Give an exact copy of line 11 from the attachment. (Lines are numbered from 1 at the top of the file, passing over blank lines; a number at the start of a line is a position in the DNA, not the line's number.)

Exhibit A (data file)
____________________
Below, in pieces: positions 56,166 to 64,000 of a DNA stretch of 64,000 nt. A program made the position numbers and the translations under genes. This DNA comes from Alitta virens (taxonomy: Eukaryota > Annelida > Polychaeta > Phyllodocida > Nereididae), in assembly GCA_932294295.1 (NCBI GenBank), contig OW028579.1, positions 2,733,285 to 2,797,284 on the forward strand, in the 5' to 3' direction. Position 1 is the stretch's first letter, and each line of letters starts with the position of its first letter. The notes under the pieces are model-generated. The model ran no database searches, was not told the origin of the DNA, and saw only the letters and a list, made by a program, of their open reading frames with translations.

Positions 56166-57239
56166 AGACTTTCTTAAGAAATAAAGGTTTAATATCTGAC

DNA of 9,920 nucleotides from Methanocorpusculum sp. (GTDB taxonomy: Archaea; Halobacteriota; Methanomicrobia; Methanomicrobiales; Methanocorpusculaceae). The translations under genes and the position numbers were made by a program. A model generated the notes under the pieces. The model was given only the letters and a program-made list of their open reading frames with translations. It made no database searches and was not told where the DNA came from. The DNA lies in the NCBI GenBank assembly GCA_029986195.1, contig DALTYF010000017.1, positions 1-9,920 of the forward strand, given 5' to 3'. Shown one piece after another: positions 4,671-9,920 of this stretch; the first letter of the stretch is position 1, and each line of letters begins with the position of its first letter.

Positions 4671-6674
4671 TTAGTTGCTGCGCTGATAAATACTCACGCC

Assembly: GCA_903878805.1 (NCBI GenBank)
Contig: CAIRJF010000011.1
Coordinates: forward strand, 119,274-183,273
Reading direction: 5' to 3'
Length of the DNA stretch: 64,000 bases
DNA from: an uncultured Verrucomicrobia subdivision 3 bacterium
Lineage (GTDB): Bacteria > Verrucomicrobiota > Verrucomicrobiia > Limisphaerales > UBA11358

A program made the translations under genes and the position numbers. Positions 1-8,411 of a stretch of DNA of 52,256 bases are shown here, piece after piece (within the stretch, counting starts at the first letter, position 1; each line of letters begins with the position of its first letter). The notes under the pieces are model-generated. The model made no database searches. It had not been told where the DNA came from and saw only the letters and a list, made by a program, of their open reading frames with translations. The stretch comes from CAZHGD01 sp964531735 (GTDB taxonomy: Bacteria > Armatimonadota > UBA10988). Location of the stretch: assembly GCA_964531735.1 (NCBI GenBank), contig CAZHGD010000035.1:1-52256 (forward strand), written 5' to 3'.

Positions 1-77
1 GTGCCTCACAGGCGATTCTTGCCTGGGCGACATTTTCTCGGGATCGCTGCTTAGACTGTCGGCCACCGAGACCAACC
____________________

Length of the DNA stretch: 64,000 bases